The Eve of St. Agnes: Stanza 40 - Summary

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She hurried at his words, beset with fears,
For there were sleeping dragons all around,
At glaring watch, perhaps, with ready spears—
Down the wide stairs a darkling way they found.—
In all the house was heard no human sound.
A chain-droop’d lamp was flickering by each door;
The arras, rich with horseman, hawk, and hound,
Flutter’d in the besieging wind’s uproar;
And the long carpets rose along the gusty floor.


      Madeline hastily rises at Porphyro’s words. She is full of fear as she is surrounded by armed watchmen, as fierce as the mythical dragons guarding Chastity. They find a dark way down the broad stairs. There was no human sound in all the house. A lamp hanging from a chain is casting a dim, fitful light by each door. The tapestry (hanging screens hung round walls of rooms) richly embroidered with hunting scenes is fluttered by the assailing wind, and the long carpets are puffed up by the wind sweeping over the floor.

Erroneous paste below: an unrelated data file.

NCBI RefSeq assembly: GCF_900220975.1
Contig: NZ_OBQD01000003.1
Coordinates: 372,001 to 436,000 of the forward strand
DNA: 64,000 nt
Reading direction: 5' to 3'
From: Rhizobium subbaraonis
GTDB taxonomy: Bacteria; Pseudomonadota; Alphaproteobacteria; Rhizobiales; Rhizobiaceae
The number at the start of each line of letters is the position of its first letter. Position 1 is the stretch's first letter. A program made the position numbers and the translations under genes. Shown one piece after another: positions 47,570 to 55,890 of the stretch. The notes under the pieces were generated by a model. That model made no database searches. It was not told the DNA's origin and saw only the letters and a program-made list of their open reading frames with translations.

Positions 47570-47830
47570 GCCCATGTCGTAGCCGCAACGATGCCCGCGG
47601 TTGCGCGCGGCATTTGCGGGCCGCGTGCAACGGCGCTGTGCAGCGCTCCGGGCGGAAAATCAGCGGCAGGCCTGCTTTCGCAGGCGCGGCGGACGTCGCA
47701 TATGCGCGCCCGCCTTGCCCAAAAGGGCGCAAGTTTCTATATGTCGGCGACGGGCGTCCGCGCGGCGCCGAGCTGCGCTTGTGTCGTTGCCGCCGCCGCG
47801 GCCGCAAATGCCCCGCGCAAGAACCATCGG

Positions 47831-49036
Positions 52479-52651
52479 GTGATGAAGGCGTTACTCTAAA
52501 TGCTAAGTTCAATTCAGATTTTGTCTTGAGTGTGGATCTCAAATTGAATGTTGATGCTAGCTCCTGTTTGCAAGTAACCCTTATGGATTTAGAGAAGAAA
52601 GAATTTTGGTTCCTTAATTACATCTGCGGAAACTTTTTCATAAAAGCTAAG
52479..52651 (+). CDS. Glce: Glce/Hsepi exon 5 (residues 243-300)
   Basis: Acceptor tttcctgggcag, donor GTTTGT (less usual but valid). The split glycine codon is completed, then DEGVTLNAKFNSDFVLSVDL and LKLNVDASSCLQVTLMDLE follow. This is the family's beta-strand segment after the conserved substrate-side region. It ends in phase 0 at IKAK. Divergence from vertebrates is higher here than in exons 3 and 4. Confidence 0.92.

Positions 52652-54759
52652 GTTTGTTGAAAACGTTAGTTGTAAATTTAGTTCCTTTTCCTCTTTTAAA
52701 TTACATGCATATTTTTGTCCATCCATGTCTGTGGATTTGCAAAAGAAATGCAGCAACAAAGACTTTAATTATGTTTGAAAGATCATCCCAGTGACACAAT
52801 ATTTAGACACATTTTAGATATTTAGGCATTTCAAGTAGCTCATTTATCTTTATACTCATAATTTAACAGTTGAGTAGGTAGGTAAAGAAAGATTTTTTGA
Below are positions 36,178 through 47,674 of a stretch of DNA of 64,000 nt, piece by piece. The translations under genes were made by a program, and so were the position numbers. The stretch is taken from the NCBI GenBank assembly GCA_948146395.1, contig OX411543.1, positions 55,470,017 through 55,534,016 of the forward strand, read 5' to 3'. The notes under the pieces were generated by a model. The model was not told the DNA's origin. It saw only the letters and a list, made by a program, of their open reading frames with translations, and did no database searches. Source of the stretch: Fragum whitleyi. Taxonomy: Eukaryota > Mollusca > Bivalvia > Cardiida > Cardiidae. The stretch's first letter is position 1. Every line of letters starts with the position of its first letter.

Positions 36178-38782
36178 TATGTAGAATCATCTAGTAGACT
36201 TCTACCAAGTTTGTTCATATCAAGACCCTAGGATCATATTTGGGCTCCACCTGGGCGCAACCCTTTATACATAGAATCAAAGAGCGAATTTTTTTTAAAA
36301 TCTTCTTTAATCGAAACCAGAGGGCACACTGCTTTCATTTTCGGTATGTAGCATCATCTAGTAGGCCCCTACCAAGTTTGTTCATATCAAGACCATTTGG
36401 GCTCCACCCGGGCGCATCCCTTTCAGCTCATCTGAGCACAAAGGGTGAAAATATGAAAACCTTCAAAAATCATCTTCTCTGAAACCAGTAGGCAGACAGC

The lovers passed through several doors and crossed several rooms. On the walls of the rooms hung tapestries into which the figures of riders, hawks and hunting dogs had been worked as an adornment. But as the wind blew with great force, the tapestries swung to and fro. Likewise, the long, thick carpets were tossed up by violent gusts of wind.

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